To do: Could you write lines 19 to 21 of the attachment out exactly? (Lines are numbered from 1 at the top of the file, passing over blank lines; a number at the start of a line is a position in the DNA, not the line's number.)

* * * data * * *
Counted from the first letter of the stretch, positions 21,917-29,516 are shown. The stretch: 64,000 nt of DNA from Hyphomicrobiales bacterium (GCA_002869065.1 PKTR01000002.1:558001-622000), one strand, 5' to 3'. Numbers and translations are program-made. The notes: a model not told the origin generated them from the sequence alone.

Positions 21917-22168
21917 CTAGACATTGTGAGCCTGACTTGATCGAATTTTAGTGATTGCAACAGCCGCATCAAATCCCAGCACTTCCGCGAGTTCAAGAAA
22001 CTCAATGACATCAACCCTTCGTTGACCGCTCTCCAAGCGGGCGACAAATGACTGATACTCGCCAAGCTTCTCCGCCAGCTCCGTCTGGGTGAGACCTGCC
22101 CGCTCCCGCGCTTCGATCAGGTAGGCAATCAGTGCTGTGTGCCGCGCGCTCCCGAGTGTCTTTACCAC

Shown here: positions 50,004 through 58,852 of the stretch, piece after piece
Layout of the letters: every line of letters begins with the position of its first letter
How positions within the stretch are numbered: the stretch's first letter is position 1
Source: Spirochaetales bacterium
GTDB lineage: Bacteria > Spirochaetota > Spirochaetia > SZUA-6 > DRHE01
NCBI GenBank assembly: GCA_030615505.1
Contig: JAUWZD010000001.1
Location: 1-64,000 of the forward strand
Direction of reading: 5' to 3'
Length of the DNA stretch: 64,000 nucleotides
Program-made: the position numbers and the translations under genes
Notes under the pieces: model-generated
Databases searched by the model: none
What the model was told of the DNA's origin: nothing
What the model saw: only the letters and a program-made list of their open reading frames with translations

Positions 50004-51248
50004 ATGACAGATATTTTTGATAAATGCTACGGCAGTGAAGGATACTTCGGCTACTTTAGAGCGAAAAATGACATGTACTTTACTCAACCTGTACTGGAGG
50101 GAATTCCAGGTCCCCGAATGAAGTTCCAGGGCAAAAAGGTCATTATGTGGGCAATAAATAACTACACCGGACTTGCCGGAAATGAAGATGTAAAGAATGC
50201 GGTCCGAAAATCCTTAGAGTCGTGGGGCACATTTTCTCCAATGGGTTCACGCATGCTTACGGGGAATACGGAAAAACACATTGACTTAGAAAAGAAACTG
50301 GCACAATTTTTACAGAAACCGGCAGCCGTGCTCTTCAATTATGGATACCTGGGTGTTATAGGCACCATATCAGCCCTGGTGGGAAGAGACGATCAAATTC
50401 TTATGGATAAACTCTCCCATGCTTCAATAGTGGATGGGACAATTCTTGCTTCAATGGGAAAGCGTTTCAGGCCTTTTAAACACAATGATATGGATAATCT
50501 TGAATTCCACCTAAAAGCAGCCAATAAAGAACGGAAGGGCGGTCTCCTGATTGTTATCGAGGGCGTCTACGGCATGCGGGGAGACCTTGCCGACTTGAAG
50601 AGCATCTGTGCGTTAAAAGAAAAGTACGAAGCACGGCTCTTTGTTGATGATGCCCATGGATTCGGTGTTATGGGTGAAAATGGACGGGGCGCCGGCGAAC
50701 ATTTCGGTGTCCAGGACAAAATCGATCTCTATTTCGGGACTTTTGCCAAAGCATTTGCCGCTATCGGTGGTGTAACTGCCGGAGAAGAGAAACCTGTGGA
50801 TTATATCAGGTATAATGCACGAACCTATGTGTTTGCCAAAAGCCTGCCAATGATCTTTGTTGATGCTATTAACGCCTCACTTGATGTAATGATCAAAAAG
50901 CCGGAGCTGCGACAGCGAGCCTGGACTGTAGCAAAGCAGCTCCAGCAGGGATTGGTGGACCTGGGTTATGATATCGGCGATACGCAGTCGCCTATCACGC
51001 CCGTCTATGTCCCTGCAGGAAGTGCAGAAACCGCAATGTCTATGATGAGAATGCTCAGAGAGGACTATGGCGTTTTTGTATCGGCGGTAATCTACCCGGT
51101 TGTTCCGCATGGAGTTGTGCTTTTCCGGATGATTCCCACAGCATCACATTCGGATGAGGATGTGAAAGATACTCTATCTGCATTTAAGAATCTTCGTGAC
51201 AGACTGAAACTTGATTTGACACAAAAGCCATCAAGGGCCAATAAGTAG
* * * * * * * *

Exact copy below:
What the model was told of the DNA's origin: nothing
What the model saw: only the letters and a program-made list of their open reading frames with translations

Positions 50004-51248